Classic CSP is a “model without time” and yet contains time sequence and even a “time-out” or “sliding choice” operator (Roscoe, The Theory and Practice of Concurrency, 2005, p 80). The static occam language and the Transputer processor, both based on finite CSP, have time and other structure that make them a deliberate refinement of classic CSP; but occam is imperative and capable of doing completely general computing tasks. Programs written in occam and run on the Transputer can be proven correct and their behavior characterised down to cycle count. Classic CSP process descriptions of these same programs can also be investigated and proven using CSP techniques, including hiding.
This Fringe presentation, the first of a pair (see “Mathematical Ground Truth”), will introduce these two approaches, using calculated assembly-code response of two-priority T2, T4, or T8 Transputers. We will begin with the n-process rawFIFO and the two-process store/shelf FIFO detailed in author Dickson's book Crawl-Space Computing, p 111–120, using variable timing patterns for external communication. The true timing will be used to make sense of the abstract model of CSP in the real world, with and without hiding of internal channels.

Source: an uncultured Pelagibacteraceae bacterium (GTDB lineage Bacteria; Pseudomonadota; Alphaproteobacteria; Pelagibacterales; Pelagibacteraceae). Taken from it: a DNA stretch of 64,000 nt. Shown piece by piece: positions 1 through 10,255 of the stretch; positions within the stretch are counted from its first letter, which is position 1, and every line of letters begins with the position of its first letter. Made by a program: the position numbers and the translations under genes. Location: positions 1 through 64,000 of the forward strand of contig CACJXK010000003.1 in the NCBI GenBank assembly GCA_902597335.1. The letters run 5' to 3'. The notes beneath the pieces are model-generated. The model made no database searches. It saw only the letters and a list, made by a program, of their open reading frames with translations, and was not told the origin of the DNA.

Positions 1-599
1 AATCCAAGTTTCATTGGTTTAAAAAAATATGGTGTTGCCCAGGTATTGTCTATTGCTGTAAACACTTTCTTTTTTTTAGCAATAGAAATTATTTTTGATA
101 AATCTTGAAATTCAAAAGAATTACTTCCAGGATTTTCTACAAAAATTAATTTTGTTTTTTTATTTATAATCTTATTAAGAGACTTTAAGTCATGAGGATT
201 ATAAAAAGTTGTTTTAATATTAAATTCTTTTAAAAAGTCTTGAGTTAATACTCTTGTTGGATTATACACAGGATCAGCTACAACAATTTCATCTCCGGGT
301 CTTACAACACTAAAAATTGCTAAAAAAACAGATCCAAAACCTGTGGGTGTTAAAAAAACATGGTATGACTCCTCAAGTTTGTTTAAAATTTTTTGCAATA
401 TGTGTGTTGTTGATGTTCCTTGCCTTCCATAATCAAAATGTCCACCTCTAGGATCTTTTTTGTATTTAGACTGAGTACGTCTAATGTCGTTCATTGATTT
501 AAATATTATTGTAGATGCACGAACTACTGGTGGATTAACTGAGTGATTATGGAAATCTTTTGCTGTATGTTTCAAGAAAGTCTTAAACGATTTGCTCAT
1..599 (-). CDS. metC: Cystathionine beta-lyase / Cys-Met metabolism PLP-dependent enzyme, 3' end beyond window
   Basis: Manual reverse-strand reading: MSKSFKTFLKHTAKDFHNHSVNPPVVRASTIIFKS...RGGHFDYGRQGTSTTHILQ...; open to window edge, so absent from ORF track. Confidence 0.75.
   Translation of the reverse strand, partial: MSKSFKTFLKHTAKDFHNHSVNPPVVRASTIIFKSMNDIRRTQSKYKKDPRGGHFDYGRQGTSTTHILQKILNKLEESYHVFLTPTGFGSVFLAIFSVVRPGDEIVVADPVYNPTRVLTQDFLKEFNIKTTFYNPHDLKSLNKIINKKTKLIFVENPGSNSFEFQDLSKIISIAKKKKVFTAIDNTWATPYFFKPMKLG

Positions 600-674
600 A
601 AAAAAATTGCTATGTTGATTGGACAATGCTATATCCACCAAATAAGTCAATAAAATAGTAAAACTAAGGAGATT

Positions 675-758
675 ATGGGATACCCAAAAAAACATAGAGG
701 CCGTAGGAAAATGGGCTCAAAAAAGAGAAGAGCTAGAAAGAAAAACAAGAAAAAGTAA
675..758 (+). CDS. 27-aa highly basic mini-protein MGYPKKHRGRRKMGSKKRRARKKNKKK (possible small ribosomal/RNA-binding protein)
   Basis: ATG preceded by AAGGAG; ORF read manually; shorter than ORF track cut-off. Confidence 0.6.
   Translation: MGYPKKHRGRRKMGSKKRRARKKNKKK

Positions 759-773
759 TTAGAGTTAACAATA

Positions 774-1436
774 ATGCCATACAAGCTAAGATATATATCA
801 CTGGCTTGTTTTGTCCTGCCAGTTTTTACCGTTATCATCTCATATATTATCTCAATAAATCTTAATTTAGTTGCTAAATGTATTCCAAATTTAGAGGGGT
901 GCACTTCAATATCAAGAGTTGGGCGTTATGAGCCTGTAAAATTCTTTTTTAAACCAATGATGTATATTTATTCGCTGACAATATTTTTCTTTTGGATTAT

The purpose of the investigation is to illuminate how rigorous conclusions can be drawn with a combination of CSP, occam-to-occam mappings, timing and sequence requirements. As time permits, we will expand the conclusions reached to IoT designs capable of serving multiple external communications and doing content calculations, treated as low-priority, time-consuming and nondeterministic.
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